In the novel “Brave New World” Aldous Huxley writes about the perfect world where everyone is happy. Brave New World contains multiple different scenarios that contain alienation and other forms of isolation. John is an outsider in both the reservation as well as the World State which causes the reader to realize he is the most rejected character in the book.
Truth and happiness are two things people desire, and in the novel, an impressive view of this dystopia’s two issues is described. In this society, people are created through cloning. The “World State” controls every aspect of the citizens lives to eliminate unhappiness. Happiness and truth are contradictory and incompatible, and this is another theme that is discussed in “Brave New World” (Huxley 131). In the world regulated by the government, its citizens have lost their freedom; instead, they are presented with pleasure and happiness in exchange. People can’t know the truth; they are conditioned from birth never to know the truth. The majority of the citizens do not seek to know the truth, as ignorance is bliss. By taking Soma,
Quote: “Again twelve stanzas. By this time the soma had begun to work. Eyes shone, cheeks were flushed, the inner light of universal benevolence broke out on every face in happy, friendly smiles. Even Bernard felt himself a little melted.”
Aldous Huxley’s compelling futuristic novel, Brave New World, takes place in an elaborately constructed society whose citizens have their intellect highly conditioned from birth to be entirely “jolly” [as stated in the text] throughout life merely through superficial fulfillment that the government is able to provide. However, the perpetually gleeful yet blind citizens are stripped of their dignity, compassion, values and morals-ultimately losing their human emotions without the realization that they’ve lost such an important aspect in life. When problems arise, the drug soma is a quick ‘solution’ to the distress it brings. An outcast to the new society, Bernard Marx struggles through his life, seeking to understand why his peer’s,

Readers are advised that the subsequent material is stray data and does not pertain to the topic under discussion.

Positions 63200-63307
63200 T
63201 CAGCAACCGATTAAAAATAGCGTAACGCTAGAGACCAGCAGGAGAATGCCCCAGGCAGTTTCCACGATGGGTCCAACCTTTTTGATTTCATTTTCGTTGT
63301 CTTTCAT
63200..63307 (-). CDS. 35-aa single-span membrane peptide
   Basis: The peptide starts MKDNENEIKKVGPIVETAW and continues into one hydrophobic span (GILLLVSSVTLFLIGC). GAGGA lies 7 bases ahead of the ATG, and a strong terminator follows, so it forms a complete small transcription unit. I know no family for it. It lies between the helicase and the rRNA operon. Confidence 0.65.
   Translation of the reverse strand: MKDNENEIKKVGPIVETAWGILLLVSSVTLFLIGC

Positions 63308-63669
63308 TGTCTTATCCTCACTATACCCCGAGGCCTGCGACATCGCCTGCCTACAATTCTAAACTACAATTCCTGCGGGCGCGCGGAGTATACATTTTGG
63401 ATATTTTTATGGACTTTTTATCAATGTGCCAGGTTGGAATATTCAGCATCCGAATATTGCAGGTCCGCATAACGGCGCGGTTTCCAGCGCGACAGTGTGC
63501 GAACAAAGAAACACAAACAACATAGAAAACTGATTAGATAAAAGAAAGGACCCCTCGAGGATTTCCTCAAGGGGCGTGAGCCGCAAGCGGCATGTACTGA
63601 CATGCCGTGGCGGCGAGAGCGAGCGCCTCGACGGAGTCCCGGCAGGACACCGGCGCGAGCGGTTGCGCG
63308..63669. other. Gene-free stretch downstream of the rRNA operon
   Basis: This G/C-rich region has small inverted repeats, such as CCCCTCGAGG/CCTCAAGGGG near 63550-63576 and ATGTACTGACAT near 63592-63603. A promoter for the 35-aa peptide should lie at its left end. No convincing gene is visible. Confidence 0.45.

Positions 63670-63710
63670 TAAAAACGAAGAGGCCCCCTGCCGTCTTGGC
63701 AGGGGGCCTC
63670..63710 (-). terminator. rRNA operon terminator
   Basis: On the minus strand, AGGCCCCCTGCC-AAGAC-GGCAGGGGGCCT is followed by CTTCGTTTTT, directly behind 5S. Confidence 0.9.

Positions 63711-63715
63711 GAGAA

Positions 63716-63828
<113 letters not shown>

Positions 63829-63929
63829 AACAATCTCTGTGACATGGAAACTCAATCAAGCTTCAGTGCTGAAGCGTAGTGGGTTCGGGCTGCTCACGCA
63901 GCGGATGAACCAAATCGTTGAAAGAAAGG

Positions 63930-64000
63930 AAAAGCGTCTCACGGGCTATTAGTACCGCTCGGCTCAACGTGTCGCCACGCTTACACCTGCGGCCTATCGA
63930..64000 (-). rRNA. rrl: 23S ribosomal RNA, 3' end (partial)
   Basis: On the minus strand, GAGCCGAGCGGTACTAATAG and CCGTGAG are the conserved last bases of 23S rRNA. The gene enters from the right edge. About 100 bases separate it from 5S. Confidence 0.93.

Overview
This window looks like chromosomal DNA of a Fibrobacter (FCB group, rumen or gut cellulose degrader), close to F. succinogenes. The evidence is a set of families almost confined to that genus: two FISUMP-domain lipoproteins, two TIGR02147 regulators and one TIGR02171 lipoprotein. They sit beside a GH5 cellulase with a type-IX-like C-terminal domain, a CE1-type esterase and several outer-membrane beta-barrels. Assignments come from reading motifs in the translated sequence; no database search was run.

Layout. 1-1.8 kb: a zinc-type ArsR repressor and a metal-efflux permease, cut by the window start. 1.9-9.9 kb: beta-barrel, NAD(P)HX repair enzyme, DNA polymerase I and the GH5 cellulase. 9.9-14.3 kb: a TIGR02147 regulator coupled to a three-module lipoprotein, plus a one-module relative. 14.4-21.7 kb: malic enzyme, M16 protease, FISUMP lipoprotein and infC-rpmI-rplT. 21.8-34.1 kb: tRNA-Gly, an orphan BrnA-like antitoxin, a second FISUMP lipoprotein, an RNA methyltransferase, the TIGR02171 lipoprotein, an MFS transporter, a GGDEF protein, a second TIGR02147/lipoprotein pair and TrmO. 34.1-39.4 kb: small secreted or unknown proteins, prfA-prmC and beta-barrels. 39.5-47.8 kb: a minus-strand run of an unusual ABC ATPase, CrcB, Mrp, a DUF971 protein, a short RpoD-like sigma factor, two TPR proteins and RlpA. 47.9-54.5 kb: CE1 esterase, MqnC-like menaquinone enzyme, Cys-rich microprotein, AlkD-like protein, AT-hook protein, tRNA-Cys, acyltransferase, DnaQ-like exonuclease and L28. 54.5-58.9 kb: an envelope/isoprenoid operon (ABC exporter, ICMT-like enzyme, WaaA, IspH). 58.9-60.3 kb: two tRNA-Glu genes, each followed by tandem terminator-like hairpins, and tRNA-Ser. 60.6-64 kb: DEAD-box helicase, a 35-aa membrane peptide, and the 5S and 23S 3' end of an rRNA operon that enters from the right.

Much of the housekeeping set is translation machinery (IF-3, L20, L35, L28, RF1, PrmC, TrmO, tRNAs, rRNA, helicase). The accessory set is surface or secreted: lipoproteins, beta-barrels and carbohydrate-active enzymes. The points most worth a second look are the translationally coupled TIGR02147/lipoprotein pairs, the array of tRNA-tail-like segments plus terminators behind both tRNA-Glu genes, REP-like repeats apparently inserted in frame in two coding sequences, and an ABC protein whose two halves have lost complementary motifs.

The Crucible by Arthur Miller was set in 1692 in Salem Massachusetts. Salem was a very tight-knit community, where your fate was decided on your status in the community and your relationship with God. Often, many people were accused of practicing witchcraft and worshipping the devil. These accusations ruined many reputations and created a level of fear within the community. The justice system during this time period was biasly based on the bible and the social status of an individual. Through this play, Arthur Miller uncovers the truth behind the Salem Witch trials and how deep the power of God could influence one's actions. Miller uses the personal and inner conflicts between John Proctor and Abigail to uncover Abigail's true desires and
Today’s society is one of instants: Instant downloads, instant messaging, instant shipping, instant oatmeal, instant movies, instant gratification. For many, the idea of having the world on a whim is a thrilling human achievement. For others, such as Paul Roberts and Aldous Huxley, this instant gratification is their nightmare. In Robert’s case, he theorizes that humans are designed to work hard and to struggle. By taking away any sort of effort and hardship, humans are being numbed, dumbed down and destructive. Huxley, in his novel Brave New World, sets up an entire society that relying on mass production, mass consumption, and instant gratification. This immediacy and efficiencies creates a world of mindless drone humans skating through life